On Offer

Feeling a bit overwhelmed by various January blues, I took me to my homegrown therapy of watching horror.  The newly released The Offering raises many questions regarding religion and horror, focusing again on Hasidic Judaism.  I say “again” because several movies from the past decade have begun to reflect Jewish monsters, often in Orthodox settings.  This is fascinating because Judaism tends not to emphasize spiritual entities, and perhaps that’s why they’re so surprising in such a framework.  I’m not a specialist in Judaism, and I worry about cultural appropriation, but horror is open to all people.  Religion often plays a central role.  A former author of mine, with Routledge, wrote a fascinating chapter in his book that dealt with Buddhist horror films.  So, The Offering. (I have an article on the movie coming out soon on Horror Homeroom, so be sure to check there for more.)

Like most Jewish-themed horror, The Offering is intelligent.  A Hasidic Jewish scholar, wishing to see his recently deceased wife again, accidentally raises a demon.  While demons aren’t especially plentiful in Judaism, this one happens to be Abyzou, a character familiar to anyone who’s seen The Possession, or, perchance, read Nightmares with the Bible or Holy Horror.  Abyzou targets children and so when Art, a non-practicing Jew, takes his pregnant wife to visit his religious father in Brooklyn, the tension is lined up.  Also, did I mention that Art’s father runs a funeral home out of his house?  The scholar’s encounter with Abyzou lands him in the morgue in the basement where, as demons are wont to do, it escapes.  And it wants that unborn baby.  There are also other family tensions which add to the complexity of the story.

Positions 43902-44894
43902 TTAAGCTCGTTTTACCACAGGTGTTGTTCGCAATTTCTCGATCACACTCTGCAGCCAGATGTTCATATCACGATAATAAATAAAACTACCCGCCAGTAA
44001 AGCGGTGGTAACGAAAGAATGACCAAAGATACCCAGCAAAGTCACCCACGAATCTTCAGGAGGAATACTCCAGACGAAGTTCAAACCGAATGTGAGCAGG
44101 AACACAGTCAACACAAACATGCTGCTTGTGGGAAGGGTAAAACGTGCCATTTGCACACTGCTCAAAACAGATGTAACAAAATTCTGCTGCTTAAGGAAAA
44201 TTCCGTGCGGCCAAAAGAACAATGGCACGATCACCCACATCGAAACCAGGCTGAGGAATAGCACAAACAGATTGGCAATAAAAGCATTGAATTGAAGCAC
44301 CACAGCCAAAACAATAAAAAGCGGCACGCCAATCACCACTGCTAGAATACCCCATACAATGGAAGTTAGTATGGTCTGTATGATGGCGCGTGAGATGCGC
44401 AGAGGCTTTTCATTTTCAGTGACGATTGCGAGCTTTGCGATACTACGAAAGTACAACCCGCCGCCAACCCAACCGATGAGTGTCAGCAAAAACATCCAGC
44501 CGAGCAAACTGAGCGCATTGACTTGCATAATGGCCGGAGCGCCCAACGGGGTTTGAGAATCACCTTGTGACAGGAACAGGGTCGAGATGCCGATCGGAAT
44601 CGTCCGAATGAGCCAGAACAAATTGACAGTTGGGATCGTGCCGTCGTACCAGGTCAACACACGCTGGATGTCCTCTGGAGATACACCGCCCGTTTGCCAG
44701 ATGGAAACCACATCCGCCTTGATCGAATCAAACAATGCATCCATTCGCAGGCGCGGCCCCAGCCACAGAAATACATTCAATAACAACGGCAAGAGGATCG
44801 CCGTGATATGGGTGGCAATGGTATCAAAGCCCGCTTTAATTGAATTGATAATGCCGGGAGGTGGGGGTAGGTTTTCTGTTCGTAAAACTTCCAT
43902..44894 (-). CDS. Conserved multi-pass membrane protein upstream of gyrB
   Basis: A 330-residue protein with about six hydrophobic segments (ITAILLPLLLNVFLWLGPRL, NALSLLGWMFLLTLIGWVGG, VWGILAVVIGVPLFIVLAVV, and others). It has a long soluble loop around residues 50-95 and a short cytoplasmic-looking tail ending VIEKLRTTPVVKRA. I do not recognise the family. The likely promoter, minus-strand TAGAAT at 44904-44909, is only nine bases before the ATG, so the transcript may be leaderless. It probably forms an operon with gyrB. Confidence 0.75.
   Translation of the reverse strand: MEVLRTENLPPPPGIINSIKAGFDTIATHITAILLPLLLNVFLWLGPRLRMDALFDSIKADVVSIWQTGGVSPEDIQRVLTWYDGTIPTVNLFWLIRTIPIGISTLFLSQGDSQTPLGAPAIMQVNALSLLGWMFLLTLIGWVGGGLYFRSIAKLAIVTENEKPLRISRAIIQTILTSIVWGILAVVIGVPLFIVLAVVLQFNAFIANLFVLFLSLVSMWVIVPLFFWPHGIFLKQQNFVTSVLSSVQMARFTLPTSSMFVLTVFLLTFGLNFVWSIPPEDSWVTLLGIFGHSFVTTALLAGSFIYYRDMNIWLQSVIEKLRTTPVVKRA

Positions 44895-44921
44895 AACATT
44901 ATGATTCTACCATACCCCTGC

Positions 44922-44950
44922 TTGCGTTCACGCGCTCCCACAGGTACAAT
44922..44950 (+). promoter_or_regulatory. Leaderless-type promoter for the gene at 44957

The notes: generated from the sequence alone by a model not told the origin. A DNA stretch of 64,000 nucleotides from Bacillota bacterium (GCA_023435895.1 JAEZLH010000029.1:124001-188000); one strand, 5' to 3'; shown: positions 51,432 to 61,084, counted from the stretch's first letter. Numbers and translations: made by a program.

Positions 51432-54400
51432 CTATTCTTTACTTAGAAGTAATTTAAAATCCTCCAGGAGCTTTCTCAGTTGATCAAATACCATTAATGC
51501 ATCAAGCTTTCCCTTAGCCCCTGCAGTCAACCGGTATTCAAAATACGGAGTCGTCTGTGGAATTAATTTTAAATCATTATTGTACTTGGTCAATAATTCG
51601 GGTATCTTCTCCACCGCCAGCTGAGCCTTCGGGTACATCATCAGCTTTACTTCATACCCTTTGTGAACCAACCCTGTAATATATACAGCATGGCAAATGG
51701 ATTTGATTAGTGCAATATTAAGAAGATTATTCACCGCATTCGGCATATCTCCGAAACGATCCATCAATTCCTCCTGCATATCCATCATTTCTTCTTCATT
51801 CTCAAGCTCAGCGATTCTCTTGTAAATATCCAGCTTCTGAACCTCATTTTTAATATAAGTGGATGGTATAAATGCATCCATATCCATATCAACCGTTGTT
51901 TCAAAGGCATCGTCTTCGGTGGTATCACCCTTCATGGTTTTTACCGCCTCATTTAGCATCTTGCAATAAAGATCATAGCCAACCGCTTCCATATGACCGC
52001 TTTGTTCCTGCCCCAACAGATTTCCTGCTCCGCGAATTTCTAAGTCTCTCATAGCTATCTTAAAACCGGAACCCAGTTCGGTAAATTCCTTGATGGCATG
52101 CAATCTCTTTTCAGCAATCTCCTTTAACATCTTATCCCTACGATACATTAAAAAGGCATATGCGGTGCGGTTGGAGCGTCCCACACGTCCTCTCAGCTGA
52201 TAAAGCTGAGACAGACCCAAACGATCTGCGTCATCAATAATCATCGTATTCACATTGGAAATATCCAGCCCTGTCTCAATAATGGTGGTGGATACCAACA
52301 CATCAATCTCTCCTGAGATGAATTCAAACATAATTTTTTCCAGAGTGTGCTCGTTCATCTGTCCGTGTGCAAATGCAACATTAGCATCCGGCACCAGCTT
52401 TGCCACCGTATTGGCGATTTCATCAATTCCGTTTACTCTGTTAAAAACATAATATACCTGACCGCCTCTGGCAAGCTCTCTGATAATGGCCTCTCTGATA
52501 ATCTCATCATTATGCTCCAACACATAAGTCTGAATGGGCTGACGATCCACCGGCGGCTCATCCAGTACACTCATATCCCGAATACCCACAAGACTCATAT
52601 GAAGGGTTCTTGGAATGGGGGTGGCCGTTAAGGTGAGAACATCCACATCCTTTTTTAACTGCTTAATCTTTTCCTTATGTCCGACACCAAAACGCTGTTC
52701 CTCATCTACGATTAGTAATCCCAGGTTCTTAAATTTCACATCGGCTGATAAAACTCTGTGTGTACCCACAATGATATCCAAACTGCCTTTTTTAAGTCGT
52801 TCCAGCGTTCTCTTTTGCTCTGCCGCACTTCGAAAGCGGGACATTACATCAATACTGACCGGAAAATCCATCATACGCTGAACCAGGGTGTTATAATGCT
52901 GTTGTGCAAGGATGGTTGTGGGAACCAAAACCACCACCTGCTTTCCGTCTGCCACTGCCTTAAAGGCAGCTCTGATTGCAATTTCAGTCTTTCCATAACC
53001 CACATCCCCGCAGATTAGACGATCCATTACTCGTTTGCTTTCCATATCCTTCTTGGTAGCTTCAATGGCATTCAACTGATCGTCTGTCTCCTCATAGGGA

I’m not in a position, without committing a lot of research time that I don’t currently have, to gauge the authenticity of Jewish lore associated with the demonic attack in this particular movie.  It is a film, however, that uses many familiar tropes in the service of horror that’s fueled by religion.  Demons are, after all, religious monsters.  Unlike The Exorcist, the goal here isn’t to exorcise but rather to trap the demon.  Exorcism always raises the troubling question of where a demon might go once it’s expelled.  The famous gospel story of Legion entering a herd of swine makes that abundantly clear.  The Offering also makes the threat to a pregnant woman a key element in the tale, and since we know that Abyzou wants the young, we’ve got built-in suspense.  There may not be a ton new here, but the movie addresses some important issues.  The dialogue about religion deserves some in-depth consideration—perhaps after I finish the book I’m currently writing.

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